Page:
Barry Levenson used to be passionate about law. Now, he’s passionate about mustard.
In 1986, the practicing attorney discovered this condiment as a hobby, he says, and soon left his law career behind to make mustard his life. Levenson opened his mustard museum ― originally called the Mount Horeb Mustard Museum ― in Mount Horeb, Wisconsin, in 1992; it’s now located in Middleton, Wisconsin, and called the National Mustard Museum. Levenson spoke about his rather unusual passion on a 1999 episode of “The Oprah Winfrey Show.”
“I found that mustards were so interesting. They had such great flavors and I also discovered that they’re so healthy because there are virtually no calories in mustard,” Levenson told Oprah back then. “It’s fabulous.”
On that show, Levenson brought nine different mustards for a tasting, with flavors ranging from raspberry honey mustard to wine-garlic mustard. Oprah’s favorite of the bunch was a walnut Dijon, which Levenson says people still request 17 years later when they visit his mustard museum, which is home to more than 5,800 different mustards from all over the world.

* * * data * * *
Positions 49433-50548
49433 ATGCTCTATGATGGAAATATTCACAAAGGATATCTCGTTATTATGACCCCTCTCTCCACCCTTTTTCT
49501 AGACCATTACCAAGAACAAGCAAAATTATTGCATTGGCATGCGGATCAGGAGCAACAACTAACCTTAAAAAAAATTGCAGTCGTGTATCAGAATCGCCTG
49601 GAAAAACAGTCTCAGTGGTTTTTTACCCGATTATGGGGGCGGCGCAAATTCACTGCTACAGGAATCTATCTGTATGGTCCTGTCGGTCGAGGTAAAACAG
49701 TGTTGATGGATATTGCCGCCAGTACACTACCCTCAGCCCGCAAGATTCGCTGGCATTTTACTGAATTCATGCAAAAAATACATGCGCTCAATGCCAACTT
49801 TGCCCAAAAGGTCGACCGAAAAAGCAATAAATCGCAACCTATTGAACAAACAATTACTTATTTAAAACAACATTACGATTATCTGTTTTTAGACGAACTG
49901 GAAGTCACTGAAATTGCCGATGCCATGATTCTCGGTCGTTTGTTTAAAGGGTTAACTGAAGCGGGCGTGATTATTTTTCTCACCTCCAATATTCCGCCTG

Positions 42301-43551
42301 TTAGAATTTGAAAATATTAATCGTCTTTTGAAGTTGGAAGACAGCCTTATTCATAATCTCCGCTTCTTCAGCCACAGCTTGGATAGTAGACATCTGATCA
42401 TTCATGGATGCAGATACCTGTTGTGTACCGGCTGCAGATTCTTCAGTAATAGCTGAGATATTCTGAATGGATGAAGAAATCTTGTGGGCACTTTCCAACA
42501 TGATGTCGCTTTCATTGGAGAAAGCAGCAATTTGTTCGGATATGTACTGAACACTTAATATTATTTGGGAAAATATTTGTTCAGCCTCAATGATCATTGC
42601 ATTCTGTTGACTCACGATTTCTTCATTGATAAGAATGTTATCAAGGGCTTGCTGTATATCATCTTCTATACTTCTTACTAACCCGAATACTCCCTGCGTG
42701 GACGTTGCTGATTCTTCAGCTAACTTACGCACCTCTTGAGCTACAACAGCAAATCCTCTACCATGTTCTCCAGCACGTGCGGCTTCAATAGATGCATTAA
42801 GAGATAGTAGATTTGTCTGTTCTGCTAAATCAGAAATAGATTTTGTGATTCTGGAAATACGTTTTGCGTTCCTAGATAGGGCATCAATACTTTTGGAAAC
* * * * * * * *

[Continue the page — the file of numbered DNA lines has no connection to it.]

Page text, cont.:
“People still ask for ‘Oprah’s favorite mustard,’ and we know exactly what they’re talking about,” Levenson tells “Oprah: Where Are They Now?” today.
Don’t look back at your life and say, 'I wonder what would have happened if I had started a museum about mustard.'
The National Mustard Museum sees roughly 30,000 visitors each year, Levenson adds, with around 6,000 showing up on National Mustard Day alone (the first Saturday in August). “People come here, they just have a good time,” Levenson says. “They learn things they never thought they would learn.”
Levenson’s passion for mustard has also driven him to author a children’s book about it. “It’s called ‘Mustard on a Pickle,’” he says. “It’s very important to get little children very interested in mustard and appreciating mustard. Best way to do that is start reading to them about mustard.”
After decades in the mustard business, Levenson still finds the same joy in his work as he did on Day One and encourages everyone to follow his or her passion, no matter what it is.
“If you have an interest that seems to overwhelm you, it can become a passion. Act on it. Don’t wait,” Levenson says. “Don’t look back at your life and say, ‘I wonder what would have happened if I had started a museum about mustard.’”
Another person who followed her passion:
CORRECTION: An earlier version of this article misstated the original name and location of Levenson’s museum, as well as the year it first opened.